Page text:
Gold Panda - Good Luck and Do Your Best
Glitchy and skittering, irreverent, refreshing and fun, Gold Panda’s new LP, Good Luck and Do Your Best is damn near essential summer listening.
Inspired by trips to Japan with a photographer, Good Luck and Do Your Best calls to mind the juxtaposition of body moving beats along with a pensive, introspective quality of early Four Tet. From start to finish, the record keeps you nodding your head along in time with the music; it keeps you nodding your head as you get lost in thought.
Before the first track, “Metal Bird,” had even finished during my first listen of the album, I knew I had found something special—the way it slowly and then seamlessly blended elements together: a disembodied vocal sample, a glistening and shimmering pluck of guitar strings, and a loping beat that continues to build.
It’s that kind of transcendental and impressive combination of elements and atmosphere creation that Gold Panda (his birth name is not listed on the Internet) continues as the album progresses—the slow motion, roof top party vibe of “In My Car,” complete with worldly instrumentation included; the swirling, downcast piano progression and thumping beats of “Pink and Green”; and the jazz-infused triumph of the album’s final track, “Your Good Times are Just Beginning.”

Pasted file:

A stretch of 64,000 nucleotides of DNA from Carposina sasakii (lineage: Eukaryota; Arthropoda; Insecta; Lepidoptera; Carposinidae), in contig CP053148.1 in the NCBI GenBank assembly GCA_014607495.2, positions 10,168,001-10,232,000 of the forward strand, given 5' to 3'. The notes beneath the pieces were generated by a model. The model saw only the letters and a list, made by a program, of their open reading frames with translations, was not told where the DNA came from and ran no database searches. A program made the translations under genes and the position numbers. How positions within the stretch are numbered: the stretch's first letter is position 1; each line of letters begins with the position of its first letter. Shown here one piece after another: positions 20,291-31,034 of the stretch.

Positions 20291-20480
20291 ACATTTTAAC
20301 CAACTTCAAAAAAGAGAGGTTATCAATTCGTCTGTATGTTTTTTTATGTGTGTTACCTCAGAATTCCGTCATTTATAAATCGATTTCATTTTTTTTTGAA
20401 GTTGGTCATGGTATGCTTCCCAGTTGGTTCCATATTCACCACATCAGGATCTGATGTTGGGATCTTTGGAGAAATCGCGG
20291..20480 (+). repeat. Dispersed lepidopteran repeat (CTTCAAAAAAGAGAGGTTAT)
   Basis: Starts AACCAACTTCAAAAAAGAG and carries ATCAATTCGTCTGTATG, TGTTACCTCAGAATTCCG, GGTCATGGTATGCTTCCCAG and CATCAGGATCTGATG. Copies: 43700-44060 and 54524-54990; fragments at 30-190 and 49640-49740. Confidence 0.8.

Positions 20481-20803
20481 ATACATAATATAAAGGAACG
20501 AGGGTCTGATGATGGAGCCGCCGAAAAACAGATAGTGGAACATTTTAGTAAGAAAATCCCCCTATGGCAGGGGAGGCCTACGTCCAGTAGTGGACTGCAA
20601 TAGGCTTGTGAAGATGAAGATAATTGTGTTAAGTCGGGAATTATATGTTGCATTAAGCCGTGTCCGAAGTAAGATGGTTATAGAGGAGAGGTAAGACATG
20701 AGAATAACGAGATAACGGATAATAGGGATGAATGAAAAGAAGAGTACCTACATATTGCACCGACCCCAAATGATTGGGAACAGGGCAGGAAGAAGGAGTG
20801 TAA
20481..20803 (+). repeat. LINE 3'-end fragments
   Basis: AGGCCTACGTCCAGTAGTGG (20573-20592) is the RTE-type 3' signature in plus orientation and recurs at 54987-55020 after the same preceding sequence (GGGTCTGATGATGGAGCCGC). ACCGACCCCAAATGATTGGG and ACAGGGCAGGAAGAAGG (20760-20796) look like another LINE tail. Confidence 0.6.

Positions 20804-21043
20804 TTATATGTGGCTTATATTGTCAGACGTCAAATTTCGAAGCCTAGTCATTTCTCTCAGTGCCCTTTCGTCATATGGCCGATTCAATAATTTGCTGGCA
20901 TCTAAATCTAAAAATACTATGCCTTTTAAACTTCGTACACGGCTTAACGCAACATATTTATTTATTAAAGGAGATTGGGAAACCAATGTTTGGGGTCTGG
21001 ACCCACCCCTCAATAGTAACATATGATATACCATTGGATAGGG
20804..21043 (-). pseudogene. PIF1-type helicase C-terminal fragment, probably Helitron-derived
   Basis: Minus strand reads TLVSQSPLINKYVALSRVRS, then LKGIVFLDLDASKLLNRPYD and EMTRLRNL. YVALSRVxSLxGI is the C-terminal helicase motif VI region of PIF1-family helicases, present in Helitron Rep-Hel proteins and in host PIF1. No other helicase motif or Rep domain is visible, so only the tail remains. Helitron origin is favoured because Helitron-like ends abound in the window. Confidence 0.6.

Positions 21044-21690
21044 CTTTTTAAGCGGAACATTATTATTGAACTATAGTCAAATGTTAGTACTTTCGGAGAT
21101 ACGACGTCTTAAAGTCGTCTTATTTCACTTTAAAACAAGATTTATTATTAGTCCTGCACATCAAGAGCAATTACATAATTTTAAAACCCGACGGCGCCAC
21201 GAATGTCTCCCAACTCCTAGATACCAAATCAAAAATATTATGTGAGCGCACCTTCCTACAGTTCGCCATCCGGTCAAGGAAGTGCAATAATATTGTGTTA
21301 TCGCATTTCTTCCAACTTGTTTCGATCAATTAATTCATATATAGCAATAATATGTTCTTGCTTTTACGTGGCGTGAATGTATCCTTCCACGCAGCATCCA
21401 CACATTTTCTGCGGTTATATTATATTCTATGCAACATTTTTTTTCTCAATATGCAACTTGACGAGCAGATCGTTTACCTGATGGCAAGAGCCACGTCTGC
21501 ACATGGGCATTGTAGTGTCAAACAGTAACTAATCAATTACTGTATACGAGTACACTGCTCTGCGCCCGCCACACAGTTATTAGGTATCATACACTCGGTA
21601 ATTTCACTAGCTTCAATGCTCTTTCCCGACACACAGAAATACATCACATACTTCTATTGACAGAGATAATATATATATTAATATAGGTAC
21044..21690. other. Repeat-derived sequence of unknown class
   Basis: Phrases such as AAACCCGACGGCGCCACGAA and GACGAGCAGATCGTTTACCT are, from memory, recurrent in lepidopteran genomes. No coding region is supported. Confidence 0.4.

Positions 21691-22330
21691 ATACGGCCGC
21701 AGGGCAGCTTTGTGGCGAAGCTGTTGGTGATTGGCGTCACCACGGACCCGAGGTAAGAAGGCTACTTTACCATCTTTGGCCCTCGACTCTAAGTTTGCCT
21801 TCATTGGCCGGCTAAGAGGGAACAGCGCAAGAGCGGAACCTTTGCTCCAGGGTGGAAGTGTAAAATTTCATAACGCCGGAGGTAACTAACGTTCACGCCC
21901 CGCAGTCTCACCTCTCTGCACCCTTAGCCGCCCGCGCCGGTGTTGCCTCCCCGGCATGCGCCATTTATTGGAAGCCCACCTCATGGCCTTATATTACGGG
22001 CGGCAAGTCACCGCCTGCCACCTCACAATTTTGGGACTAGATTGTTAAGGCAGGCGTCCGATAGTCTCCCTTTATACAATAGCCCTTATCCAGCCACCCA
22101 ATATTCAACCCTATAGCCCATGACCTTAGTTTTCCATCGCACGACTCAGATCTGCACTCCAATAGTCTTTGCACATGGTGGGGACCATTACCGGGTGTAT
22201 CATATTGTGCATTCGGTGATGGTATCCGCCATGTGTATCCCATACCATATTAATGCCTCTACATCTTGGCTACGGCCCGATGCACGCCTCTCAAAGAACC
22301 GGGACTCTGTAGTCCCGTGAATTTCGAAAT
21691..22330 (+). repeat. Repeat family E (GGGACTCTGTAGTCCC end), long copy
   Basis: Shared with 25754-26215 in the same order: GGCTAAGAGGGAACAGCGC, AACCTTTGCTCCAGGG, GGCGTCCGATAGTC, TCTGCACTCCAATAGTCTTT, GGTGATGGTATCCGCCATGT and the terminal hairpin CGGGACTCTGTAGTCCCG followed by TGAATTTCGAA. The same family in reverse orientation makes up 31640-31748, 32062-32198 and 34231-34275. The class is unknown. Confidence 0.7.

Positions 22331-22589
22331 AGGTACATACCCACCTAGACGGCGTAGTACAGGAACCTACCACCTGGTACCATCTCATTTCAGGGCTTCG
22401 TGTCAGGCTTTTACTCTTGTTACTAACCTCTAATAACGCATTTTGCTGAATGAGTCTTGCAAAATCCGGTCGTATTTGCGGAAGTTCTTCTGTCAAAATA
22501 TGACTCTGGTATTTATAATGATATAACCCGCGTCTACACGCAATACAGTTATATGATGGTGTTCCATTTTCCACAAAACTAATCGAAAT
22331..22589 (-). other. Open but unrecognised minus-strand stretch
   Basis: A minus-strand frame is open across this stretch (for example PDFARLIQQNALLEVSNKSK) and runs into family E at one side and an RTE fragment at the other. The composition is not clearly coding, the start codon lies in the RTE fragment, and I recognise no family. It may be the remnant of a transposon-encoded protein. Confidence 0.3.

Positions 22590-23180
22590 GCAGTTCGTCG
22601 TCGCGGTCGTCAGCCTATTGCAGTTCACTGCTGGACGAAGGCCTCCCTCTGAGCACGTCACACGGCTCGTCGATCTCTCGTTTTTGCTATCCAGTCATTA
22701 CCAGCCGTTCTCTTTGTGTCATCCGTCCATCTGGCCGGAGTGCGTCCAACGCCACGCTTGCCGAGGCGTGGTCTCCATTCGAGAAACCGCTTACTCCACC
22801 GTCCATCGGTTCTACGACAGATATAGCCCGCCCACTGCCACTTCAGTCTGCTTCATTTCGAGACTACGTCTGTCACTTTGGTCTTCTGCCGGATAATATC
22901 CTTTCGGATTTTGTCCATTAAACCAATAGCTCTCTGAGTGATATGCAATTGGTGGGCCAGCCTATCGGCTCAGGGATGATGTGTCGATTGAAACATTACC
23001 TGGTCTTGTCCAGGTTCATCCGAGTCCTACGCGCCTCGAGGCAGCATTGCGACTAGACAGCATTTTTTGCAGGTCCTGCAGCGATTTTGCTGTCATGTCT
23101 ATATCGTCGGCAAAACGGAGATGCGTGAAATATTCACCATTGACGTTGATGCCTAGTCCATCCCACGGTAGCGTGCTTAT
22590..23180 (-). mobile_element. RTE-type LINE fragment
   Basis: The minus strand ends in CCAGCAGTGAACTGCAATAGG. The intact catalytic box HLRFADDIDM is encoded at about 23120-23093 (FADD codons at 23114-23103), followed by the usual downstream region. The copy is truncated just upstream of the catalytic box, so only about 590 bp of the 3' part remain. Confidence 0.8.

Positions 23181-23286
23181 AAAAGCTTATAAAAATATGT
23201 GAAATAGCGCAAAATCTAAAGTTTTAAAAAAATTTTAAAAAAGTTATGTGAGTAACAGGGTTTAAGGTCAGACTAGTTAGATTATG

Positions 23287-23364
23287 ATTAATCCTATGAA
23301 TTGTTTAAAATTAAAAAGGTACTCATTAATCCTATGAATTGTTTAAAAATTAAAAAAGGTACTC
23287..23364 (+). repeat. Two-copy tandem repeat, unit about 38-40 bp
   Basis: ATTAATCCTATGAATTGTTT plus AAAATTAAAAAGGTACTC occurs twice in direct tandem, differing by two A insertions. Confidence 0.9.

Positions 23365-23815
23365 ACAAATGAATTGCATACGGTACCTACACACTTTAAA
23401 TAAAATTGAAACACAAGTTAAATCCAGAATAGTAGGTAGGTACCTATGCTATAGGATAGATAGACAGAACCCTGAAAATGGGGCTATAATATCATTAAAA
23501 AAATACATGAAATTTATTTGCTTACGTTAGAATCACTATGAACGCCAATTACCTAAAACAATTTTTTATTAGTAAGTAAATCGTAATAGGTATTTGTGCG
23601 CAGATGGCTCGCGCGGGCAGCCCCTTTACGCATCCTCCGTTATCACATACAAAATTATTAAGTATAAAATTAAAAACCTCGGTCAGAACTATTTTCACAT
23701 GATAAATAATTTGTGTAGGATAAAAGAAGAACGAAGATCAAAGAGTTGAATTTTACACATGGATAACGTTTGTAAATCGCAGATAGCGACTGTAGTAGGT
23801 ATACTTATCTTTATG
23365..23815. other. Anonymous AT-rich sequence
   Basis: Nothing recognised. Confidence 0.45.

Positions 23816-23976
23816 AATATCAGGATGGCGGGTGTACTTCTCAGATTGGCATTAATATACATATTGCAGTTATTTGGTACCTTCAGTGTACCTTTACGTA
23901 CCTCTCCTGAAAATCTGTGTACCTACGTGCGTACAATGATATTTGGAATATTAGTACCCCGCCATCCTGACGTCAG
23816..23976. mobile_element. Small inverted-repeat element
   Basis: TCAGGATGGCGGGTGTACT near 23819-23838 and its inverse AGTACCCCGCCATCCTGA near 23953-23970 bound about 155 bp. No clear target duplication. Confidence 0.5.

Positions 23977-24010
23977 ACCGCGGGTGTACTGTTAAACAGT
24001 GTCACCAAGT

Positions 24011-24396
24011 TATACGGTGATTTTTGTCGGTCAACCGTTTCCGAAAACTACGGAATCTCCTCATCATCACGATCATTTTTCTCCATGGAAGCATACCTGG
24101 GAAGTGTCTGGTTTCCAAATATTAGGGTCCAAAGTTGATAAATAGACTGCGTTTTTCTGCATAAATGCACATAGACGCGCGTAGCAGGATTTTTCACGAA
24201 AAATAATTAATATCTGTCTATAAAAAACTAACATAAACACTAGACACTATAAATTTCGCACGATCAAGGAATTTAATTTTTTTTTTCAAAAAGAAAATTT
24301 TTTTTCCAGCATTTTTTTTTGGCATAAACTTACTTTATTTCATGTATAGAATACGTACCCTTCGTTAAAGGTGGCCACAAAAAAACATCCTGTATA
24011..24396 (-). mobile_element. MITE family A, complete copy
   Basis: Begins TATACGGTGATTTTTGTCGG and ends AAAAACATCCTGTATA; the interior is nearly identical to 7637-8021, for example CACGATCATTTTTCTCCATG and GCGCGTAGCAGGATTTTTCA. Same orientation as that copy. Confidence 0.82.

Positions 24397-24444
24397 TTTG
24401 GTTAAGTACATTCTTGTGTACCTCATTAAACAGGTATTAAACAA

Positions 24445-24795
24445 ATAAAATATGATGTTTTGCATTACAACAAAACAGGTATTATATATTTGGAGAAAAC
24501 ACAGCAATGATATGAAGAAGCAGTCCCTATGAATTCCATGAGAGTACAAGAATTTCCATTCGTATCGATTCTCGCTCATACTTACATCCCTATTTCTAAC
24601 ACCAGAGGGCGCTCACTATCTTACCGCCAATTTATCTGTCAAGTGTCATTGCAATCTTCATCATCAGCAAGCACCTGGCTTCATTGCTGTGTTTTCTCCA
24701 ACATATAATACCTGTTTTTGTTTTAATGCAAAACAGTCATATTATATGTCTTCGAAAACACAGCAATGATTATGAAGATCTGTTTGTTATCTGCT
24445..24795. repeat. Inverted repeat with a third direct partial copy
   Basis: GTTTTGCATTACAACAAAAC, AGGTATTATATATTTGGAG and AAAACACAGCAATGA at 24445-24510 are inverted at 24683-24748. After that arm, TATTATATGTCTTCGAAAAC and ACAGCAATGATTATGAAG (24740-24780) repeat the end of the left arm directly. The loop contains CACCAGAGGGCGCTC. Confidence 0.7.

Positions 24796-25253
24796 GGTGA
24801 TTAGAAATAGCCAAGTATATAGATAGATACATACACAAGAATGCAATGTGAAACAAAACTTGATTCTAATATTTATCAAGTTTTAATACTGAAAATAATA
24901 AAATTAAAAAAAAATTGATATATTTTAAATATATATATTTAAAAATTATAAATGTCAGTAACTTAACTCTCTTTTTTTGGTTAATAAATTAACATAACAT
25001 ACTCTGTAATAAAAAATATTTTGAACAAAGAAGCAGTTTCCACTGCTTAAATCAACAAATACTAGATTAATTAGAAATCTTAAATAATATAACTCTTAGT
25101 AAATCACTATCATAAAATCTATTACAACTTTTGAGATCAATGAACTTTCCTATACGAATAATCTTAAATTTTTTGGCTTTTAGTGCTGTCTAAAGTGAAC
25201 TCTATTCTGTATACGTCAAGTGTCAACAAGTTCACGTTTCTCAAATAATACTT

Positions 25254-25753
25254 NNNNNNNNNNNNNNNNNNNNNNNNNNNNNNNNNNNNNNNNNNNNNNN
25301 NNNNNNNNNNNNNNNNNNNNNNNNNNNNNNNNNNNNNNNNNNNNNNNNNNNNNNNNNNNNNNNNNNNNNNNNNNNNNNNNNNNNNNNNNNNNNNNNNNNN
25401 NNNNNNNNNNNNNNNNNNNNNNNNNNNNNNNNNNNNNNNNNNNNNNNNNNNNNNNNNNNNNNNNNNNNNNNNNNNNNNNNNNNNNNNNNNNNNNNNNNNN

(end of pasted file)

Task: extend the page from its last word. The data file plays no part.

Entirely instrumental save for the vocal sample tossed into a few of the early tracks, in less capable hands, Good Luck would be the kind of album you just put on in the background while you go about your business—doing dishes, folding laundry, et. al. But in the hands (or paws, I guess) of Gold Panda, it becomes a listening experience that doesn’t so much demand the attention of the listener—but you can’t help but not become completely enveloped by the soundscape carved out in these eleven tracks.
Never inaccessible and always interesting to hear, Good Luck and Do Your Best is a thought provoking, multi-faceted, emotionally driven and immersive listening experience.